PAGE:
By Christy Tidwell
Horror movies are often defined by their monsters. Sometimes these monsters are terrifying beasts that give us nightmares (like Guillermo del Toro’s Pale Man from Pan’s Labyrinth or Pennywise from Stephen King’s It), sometimes they’re kind of silly (like the rampaging rabbits in Night of the Lepus), and sometimes they’re surprisingly sympathetic (like Frankenstein’s Creature).
In any case, monsters demonstrate something about both the world we live in and what we fear. In the 1950s, people feared nuclear war; now, we fear climate change. The two horror movies I’m recommending for this week directly address those fears, presenting viewers with monsters that embody the harm of nuclear warfare/testing in one case and that are the direct result of climate change’s superstorms and unpredictable weather patterns in the other.
Classic Movie #2: Gojira
Ishirō Honda’s Gojira (1954) sets the stage for a decades-long series of Godzilla movies. Although some later Godzilla movies are little more than monster fights and the suitmation technique used – a guy in a monster suit stomping around on a small-scale set – seems a little campy or silly to contemporary viewers, the original is a serious film that presents a complicated picture of the effects of nuclear war and nuclear testing in Japan.
Godzilla is clearly aligned with nuclear power and its dangers in many parts of the film. The film opens with a scenario that echoes the very recent real-life event where the crew members of a fishing boat, Daigo Fukuryu Maru (or Lucky Dragon 5), were exposed to fallout from testing in the region. One man died, and the nation was shocked by the incident, which prompted an anti-nuclear (and anti-American movement) in Japan. Similarly, Godzilla’s attacks on Tokyo – in relatively long scenes of destruction – serve as commentary on the not-so-distant bombings of Hiroshima and Nagasaki. Tokyo’s destruction by Godzilla is meant to look very much like the destruction of those cities. It is truly horrifying to watch.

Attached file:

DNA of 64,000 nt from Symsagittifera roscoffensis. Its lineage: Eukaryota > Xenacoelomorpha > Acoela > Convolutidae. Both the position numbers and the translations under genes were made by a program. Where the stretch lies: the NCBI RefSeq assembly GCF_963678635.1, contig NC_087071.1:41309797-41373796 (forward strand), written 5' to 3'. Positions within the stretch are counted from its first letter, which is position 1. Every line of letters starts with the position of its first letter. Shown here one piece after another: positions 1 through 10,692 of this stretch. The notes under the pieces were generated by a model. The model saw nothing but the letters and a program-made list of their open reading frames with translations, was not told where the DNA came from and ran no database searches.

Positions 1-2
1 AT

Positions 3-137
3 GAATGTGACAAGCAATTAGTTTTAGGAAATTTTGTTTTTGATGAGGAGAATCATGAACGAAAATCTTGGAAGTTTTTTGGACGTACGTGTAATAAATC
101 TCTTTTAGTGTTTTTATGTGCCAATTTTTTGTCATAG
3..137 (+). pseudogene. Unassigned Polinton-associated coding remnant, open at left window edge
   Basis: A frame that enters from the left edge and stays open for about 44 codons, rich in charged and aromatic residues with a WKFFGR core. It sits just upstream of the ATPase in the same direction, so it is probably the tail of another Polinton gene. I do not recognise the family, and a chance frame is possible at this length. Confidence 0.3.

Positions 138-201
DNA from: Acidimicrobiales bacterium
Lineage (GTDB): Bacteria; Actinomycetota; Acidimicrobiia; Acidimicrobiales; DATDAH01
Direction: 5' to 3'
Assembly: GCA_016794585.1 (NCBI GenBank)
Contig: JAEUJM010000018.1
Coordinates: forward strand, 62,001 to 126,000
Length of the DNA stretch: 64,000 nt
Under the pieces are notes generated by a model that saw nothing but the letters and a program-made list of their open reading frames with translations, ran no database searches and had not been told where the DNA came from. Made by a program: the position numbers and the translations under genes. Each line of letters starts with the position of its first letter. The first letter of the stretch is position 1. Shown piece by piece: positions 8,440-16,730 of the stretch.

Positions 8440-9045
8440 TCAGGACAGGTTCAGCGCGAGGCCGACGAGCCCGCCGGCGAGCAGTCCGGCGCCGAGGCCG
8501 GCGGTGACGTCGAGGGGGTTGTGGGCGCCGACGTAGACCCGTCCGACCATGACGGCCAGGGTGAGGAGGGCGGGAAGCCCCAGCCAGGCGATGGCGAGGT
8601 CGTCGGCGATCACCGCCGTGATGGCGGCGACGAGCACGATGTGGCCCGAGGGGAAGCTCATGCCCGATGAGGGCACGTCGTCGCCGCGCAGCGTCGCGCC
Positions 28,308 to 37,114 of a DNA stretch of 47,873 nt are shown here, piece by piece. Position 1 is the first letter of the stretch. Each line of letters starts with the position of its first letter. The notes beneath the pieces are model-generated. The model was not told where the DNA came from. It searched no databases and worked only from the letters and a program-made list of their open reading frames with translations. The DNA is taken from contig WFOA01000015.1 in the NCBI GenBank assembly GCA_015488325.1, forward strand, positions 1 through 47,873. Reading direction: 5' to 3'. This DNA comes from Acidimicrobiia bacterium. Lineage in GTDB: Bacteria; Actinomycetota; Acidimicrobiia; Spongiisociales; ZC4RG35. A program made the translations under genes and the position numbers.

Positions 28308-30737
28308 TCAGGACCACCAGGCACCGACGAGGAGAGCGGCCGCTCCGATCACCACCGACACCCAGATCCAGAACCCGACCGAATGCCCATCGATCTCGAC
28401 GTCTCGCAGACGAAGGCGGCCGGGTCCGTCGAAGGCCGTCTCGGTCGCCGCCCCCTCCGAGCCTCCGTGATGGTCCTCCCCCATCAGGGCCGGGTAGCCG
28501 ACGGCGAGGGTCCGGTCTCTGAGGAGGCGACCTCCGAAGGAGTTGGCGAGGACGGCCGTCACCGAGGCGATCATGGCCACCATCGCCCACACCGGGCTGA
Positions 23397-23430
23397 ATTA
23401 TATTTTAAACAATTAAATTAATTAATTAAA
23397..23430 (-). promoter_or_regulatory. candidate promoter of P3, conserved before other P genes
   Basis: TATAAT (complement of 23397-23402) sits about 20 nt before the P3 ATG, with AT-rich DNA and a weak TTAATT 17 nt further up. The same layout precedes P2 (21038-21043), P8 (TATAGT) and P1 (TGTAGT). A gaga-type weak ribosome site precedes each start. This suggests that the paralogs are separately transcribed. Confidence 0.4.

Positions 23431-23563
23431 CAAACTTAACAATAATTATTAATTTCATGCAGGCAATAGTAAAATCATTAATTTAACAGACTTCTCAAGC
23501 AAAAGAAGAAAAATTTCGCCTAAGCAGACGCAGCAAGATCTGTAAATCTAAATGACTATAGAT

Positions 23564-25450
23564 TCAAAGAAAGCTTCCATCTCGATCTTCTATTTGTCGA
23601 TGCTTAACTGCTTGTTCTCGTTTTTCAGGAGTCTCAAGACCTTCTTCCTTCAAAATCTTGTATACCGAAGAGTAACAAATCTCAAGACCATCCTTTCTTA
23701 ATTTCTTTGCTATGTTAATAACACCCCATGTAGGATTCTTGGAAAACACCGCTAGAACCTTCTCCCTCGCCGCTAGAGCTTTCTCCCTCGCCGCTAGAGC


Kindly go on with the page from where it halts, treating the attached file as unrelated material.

Godzilla is remarkably sympathetic, too, however. After all, Godzilla – unlike a nuclear bomb – is a living creature that didn’t ask for his role in all of this. It’s hard to watch him lumbering out of the sea and not see him as a hurt and confused animal, disturbed by human activity. And (even though the movie is decades old now, I won’t give away what happens at the end) it doesn’t end well for Godzilla.
The film is one of the greatest monster movies and remains popular in large part because of this complexity. Godzilla is at once a representation of a human-made killing technology and a stand-in for the victims of this technology. There is no clear winner here, but there is a warning: If we continue on this path, more monsters like Godzilla may arise.
Contemporary Movie #2: Crawl
Alexandra Aja’s Crawl (2019) is a very different type of monster movie. There are no sympathetic monsters here. Instead, this movie tells the story of a young woman and her father trying to stay alive while trapped in their home’s basement crawl space during the rising waters of a hurricane. As if that’s not bad enough, the hurricane has also released crocodiles into the water and into this same space. The crocodiles are clear villains with nothing to redeem them. They are frightening on their own terms, but they are also linked to the threat of climate change, giving the film two monstrous threats to deal with at once.
Of course, only one of these threats can potentially be escaped or defeated within the narrative time of the movie.
Aja is great at creating tension, and this is a fun monster movie / creature feature. As an environmental humanities scholar, I have to note that the movie relies on some overly simplistic ideas about human and nonhuman nature, but I’ve written about this elsewhere already: “‘Apex predator all day, baby!’: Crawl and the Myth of Human Superiority” (spoilers!).